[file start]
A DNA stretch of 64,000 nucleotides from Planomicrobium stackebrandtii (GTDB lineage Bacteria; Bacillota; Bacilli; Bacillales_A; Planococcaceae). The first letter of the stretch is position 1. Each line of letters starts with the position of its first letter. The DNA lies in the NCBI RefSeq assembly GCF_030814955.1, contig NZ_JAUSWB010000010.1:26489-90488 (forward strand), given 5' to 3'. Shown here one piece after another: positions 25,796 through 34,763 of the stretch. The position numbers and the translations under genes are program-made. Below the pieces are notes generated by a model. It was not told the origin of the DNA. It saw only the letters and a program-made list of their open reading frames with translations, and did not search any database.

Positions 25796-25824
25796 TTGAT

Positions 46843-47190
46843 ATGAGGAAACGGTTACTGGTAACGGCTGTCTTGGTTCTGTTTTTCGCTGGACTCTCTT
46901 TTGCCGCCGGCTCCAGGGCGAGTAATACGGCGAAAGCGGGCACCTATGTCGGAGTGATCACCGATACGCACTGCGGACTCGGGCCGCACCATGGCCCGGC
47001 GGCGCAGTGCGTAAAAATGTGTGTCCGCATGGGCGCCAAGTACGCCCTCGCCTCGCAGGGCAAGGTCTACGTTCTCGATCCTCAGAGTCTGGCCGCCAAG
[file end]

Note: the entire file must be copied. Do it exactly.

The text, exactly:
A DNA stretch of 64,000 nucleotides from Planomicrobium stackebrandtii (GTDB lineage Bacteria; Bacillota; Bacilli; Bacillales_A; Planococcaceae). The first letter of the stretch is position 1. Each line of letters starts with the position of its first letter. The DNA lies in the NCBI RefSeq assembly GCF_030814955.1, contig NZ_JAUSWB010000010.1:26489-90488 (forward strand), given 5' to 3'. Shown here one piece after another: positions 25,796 through 34,763 of the stretch. The position numbers and the translations under genes are program-made. Below the pieces are notes generated by a model. It was not told the origin of the DNA. It saw only the letters and a program-made list of their open reading frames with translations, and did not search any database.

Positions 25796-25824
25796 TTGAT

Positions 46843-47190
46843 ATGAGGAAACGGTTACTGGTAACGGCTGTCTTGGTTCTGTTTTTCGCTGGACTCTCTT
46901 TTGCCGCCGGCTCCAGGGCGAGTAATACGGCGAAAGCGGGCACCTATGTCGGAGTGATCACCGATACGCACTGCGGACTCGGGCCGCACCATGGCCCGGC
47001 GGCGCAGTGCGTAAAAATGTGTGTCCGCATGGGCGCCAAGTACGCCCTCGCCTCGCAGGGCAAGGTCTACGTTCTCGATCCTCAGAGTCTGGCCGCCAAG